Buenos Aires is one of the largest cities in the world which is sometimes referred to as ‘the Paris of the south’. It is modern and dynamic but manages to retain considerable charm and traditions. The endearing Recoleta district has tree-lined boulevards and elegance whilst the refurbished docklands area of Puerto Madero is now a thriving hubbub of restaurants, hotels and bars. The Sunday antiques market in San Telmo is highly recommended.
There are some beautiful estancias within easy reach of Buenos Aires which can be visited either as a day trip from the capital or for a stay of a few days. They range from traditional working farms to luxurious manor houses with extensive grounds. The 750-acre estancia El Ombu (above) dates from 1880 and is located 80 miles from Buenos Aires near San Antonio de Areco. The estancia has 9 guest rooms and a pool with solarium. Activities include riding and cycling.
The Iguazu Falls really must be seen to be believed. 275 waterfalls make up the Iguazu Falls and there are paths to follow on both the Argentine and Brazilian sides of the falls. The falls are fullest in the wet season (December to February). If there is time we recommend a visit to the nearby Itaipu Dam.
The Ibera marshlands cover 13,000 km² (over 5,000 square miles) with 60 lakes and an abundance of wildlife including black caimen, capybara, marsh deer, otters, anacondas and rhea as well as 350 species of birds. We recommend combining Ibera with the Iguazu Falls and the Jesuit Missions of San Ignacio near Posadas.
San Carlos de Bariloche is located on the shores of Lake Nahuel Huapi and makes an ideal base for exploring the lake district. Activities include riding, cycling, fishing, kayaking , climbing and skiing (June-Sept). We recommend the cable car trip to Cerro Otto for wonderful views from the revolving restaurant. Bariloche is also well known for its chocolate.
The spectacular Lakes Crossing from Bariloche to Puerto Montt in Chile involves a great combination of journeys by road and water across different lakes (bus-boat-bus-boat-bus-boat-bus). The journey can be completed in a day or over two days if you prefer to savour the experience with a stop in Peulla. Schedules subject to change due to volcanic activity.
Mendoza is at the heart Argentina’s wine industry which has gained a strong international reputation over the last 25 years. The region is responsible for 70% of Argentine production. We recommend a visit to Parque San Martin, a carefully designed park with hundreds of species of plants. Our wine tours usually visit two bodegas to learn traditional and modern production processes. Other activities include cycling, cooking and white-water rafting.
Puerto Madryn is the gateway for travel to the Valdes Peninsula, home to elephant seals, armadillos, rheas, sea lions, guanacos and Patagonian hares. The whale-watching season runs from June to November. Between September and April we recommend a visit to the Punta Tombo rookery, south of Trelew, breeding ground to some 500,000 Magellan penguins, making it the largest colony in South America. Good for cormorants, petrels, terns & skuas too.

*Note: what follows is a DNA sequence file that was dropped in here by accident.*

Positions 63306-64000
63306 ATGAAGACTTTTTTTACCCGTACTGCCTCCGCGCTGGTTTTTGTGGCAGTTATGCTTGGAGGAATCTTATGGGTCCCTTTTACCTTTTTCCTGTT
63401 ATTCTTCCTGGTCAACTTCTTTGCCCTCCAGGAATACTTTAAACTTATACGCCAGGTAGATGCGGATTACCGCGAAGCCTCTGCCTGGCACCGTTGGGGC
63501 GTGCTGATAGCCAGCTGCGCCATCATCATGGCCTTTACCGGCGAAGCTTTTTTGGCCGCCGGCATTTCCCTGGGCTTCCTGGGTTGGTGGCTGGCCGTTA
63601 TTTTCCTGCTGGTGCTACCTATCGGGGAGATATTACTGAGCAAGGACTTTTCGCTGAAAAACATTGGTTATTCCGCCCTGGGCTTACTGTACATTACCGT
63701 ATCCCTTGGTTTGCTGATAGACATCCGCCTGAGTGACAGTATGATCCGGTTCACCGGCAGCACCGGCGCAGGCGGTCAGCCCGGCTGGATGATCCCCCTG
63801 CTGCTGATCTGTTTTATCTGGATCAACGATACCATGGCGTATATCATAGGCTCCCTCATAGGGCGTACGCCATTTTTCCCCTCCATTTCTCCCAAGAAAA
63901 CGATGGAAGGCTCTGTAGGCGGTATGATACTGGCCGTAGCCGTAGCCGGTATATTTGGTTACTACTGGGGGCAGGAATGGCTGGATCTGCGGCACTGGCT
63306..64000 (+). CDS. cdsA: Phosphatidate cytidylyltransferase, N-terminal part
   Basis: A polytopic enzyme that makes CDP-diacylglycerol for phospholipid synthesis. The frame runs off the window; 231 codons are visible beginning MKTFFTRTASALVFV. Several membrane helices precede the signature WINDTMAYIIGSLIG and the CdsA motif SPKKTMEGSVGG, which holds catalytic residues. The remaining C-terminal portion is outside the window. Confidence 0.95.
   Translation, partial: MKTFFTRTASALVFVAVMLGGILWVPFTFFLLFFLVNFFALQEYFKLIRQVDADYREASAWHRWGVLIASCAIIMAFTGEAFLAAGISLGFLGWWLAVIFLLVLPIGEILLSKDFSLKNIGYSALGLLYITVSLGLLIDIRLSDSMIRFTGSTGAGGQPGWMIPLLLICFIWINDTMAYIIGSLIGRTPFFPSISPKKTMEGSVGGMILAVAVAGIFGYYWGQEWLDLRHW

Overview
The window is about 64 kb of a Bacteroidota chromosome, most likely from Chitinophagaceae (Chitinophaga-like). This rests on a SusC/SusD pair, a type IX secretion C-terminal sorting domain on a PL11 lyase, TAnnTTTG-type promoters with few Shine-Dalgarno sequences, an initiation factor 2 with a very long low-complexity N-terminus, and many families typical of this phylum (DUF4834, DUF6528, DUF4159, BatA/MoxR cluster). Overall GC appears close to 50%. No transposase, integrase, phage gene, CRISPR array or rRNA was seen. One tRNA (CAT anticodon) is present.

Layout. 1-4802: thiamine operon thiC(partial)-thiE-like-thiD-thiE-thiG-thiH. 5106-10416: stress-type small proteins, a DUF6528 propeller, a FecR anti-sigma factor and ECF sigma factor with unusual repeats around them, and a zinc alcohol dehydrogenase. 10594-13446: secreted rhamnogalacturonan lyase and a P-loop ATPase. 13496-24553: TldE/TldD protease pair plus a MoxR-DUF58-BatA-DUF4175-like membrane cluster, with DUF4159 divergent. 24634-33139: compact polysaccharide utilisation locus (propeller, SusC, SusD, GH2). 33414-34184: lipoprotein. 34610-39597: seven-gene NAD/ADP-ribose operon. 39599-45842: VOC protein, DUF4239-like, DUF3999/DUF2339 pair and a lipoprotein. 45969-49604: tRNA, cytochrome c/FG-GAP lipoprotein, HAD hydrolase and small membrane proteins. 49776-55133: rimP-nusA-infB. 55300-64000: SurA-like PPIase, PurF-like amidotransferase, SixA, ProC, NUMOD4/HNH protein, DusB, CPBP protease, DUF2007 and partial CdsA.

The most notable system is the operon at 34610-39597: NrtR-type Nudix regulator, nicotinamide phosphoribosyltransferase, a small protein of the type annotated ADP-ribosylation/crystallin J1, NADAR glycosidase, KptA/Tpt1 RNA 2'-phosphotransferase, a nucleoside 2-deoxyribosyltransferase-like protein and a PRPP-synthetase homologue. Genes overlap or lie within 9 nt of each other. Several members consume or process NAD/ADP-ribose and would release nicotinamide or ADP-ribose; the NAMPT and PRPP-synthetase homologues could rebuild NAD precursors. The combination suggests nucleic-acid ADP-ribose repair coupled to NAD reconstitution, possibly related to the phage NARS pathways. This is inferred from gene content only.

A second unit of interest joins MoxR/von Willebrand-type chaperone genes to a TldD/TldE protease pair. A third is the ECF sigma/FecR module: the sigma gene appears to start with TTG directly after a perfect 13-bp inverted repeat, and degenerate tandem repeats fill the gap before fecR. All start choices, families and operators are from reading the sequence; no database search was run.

Posadas is the capital of the Argentine province of Misiones and stands on the south bank of the Rio Parana, opposite Encarnacion in Paraguay. The ruins of the Jesuit missions can be easily visited from here. San Ignacio Mini was the largest, founded in 1696, with a population of some 4,000 Guarani Indians, controlled by the Jesuit priests until their expulsion in 1767. Loreto, founded in 1610 and Santa Ana, founded in 1633 are both nearby.
The Cerro de los Siete Colores (Hill of Seven Colours) in the Humahuaca Gorge near Purmamarca and the giant cacti of Los Cordornes National Park are just two of the attractions in the North West. We also recommend Cachi, Tafi del Valle, Cafayate and the Quebrada de las Flechas with curious rock formations carved by erosion by winds and rain. Salta itself is an attractive colonial city. Railway enthusiasts will enjoy the Tren a las Nubes (Train to the Clouds).
El Calafate is the base from which to visit Perito Moreno. We recommend a trip to the Upsala and Oneli glaciers too. If there is time, we suggest a visit to the Glaciarum ice museum with its Glaciobar where the bar, tables, seating and walls are all made of ice. We can combine El Calafate with Torres del Paine in Chilean Patagonia.
The Perito Moreno glacier is constantly changing as enormous blocks of ice break off and crash into the lake below. Unlike most glaciers, which are receding, Perito Moreno is advancing. If conditions allow, we thoroughly recommend the opportunity to take a walk on the glacier with crampons.
Ushuaia is located on the northern shore of the Beagle Channel through which Charles Darwin and Captain Robert FitzRoy sailed in 1832. Ushuaia is an ideal base from which to explore Tierra del Fuego National Park and is the starting point for trips to Cape Horn, Antartica and through the Magellan Strait to Punta Arenas in Chile.
Australis operates three or four night cruises from Ushuaia to Punta Arenas between October and March. They also offer a three night journey from Ushuaia which visits Garibaldi and Pia Glaciers, Wulaia Bay and Cape Horn. The Via Australis has 64 cabins and was built in 2005. The Stella Australis has 100 cabins and was constructed in 2010. Early booking is essential.